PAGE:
The talk presents first the rationale for an end-use and efficiency focus for Sustainable Development inspired by SDG12 (Responsible Production and Consumption). Emerging new trends in social and technological change also align well with this end-use and efficiency focus offering vast potentials for improved provision of energy services and for reconciling the multiple dimensions of Sustainable Development. Recent IIASA work on development of a Low Energy Demand (LED) scenario is presented that assures Decent Standards of Living for all while at the same time staying below 1.5 °C global mean temperature increase without requiring negative emission technologies and with significant synergies and co-benefits on multiple SDGs.
About the Speaker:
Arnulf Grubler (Grübler) is Acting Program Director of the Transitions to New Technologies Program at the International institute for Applied Systems Analysis (IIASA) in Laxenburg, Austria. From 2002 to 2017 he also held a part-time appointment as Professor in the Field of Energy and Technology at the Schools of Management and of Forestry and Environmental Studies at Yale University, New Haven, USA. His teaching and research focuses on the long-term history and future of technology and the environment with emphasis on energy, transport, and communication systems.
Prof. Grubler received his master's degree in engineering from the Technical University of Vienna, where he was also awarded his PhD. He completed his Habilitation (venia legendi in systems science of environment and technology) at the Mining University Leoben, Austria. He is also foreign member elect of the Russian Academy of Natural Sciences.
Prof. Grubler has been serving on the Intergovernmental Panel on Climate Change (IPCC, co-recipient of the 2007 Nobel Peace Prize) continuously since 1996, being appointed as Lead and Contributing Author and as Review Editor for the Second, Third, Fourth, and Fifth Assessment Reports and serving in all three IPCC Working Groups (Climate Science, Impacts and Adaptation, Mitigation). He also was Convening Lead and Coordinating Author for three knowledge modules (urban, innovation, and energy systems) of the Global Energy Assessment completed in 2012. He currently serves on the editorial boards of Carbon Management and Journal of Industrial Ecology.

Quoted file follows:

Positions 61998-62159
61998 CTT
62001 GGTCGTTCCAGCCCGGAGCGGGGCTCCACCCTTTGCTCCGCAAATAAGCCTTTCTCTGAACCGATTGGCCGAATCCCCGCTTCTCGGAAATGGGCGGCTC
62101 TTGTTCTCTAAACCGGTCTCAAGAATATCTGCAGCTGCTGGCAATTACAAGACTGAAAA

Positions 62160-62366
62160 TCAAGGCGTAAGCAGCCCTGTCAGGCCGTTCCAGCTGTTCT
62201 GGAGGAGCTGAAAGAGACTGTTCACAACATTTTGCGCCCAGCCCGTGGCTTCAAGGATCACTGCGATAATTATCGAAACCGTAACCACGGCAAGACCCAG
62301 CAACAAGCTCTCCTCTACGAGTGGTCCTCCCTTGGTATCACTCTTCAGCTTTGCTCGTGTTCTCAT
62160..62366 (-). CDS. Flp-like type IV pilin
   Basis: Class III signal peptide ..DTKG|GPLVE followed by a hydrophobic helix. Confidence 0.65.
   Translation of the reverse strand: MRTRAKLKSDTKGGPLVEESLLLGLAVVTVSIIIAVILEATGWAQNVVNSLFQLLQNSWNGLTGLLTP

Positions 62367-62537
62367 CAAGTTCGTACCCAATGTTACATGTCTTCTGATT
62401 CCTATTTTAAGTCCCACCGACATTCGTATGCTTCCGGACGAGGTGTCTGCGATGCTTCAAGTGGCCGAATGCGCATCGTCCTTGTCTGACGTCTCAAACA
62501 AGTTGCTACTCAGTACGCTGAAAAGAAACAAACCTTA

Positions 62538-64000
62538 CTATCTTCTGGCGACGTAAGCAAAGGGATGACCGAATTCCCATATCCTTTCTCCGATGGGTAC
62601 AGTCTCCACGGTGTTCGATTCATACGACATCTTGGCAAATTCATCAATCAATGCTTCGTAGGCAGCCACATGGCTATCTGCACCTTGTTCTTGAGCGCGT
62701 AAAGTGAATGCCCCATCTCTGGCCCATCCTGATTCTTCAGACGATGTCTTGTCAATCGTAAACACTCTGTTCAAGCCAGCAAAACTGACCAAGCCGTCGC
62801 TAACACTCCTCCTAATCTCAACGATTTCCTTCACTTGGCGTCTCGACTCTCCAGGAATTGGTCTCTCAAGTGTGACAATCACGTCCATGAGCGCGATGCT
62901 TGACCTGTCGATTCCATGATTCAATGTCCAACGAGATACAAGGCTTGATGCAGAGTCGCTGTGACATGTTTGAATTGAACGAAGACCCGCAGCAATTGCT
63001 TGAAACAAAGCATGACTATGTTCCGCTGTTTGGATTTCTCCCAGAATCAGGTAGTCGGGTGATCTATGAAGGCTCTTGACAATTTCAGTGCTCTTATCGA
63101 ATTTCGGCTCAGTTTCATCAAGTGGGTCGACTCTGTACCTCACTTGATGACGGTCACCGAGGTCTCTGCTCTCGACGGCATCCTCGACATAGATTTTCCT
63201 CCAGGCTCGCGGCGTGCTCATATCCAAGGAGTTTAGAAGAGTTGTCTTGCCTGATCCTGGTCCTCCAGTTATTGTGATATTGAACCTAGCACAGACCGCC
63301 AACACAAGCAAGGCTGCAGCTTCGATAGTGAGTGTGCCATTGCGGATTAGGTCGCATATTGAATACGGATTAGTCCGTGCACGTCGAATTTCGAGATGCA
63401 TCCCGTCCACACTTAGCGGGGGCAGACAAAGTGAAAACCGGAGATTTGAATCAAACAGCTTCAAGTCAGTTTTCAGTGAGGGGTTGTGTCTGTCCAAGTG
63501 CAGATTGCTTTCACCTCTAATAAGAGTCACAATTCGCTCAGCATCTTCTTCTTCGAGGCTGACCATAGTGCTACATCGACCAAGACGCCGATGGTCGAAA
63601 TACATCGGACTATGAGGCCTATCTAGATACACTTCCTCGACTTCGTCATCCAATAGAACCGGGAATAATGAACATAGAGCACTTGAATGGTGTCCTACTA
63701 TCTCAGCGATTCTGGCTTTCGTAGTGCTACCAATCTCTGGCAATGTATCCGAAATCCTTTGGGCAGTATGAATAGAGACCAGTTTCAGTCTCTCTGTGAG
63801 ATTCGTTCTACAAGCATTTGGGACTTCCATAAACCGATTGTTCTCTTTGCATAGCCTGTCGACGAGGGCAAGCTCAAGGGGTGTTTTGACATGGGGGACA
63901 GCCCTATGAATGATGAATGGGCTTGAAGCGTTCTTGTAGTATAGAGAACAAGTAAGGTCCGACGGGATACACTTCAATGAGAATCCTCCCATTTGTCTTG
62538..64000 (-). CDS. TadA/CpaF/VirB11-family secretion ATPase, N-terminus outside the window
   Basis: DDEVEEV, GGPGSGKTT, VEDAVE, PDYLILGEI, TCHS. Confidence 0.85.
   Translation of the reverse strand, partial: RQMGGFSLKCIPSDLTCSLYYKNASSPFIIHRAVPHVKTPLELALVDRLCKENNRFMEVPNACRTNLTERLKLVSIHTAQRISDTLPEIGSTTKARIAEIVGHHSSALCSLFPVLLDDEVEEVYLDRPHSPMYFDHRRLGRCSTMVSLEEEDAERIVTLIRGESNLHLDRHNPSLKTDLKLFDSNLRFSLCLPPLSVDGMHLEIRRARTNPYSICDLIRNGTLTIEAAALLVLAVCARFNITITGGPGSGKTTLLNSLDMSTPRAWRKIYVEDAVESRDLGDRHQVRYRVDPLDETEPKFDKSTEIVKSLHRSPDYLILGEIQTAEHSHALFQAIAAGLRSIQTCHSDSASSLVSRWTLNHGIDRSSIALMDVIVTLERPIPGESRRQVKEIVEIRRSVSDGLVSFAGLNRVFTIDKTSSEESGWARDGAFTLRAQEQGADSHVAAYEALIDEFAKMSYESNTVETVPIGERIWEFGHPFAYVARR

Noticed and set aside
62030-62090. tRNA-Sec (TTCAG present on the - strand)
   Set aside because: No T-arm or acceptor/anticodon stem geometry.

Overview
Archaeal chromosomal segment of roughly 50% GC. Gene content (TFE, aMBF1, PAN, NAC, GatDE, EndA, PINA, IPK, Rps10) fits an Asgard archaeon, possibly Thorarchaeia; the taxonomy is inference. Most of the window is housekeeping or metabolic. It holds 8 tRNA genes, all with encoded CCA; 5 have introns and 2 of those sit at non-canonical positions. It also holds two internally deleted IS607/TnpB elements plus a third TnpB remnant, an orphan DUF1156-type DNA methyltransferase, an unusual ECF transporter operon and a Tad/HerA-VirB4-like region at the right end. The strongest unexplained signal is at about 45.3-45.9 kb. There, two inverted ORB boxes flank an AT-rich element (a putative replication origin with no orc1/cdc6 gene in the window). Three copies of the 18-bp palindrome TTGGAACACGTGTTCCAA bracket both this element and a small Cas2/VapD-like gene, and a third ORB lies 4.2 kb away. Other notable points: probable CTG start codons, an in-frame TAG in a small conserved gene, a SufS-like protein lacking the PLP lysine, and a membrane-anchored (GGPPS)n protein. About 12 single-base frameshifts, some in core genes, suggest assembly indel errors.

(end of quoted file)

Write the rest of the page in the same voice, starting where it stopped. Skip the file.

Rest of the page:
He has published widely as author, coauthor, or editor of twelve books, three special journal issues, over 100 peer reviewed articles and book chapters, and over 30 additional professional papers in the domains of (modeling of) technological change and diffusion, long wave theory, historical transitions in energy and transport systems, long-term future scenarios, energy technology innovation systems and policy, climate change, and resource economics.
His latest books include: Energizing Sustainable Cities: Assessing Urban Energy, (edited together with David Fisk), Earthscan, 2013; and Energy Technology Innovation: Learning from Historical Successes and Failures (edited together with Charlie Wilson), Cambridge University Press, 2014.
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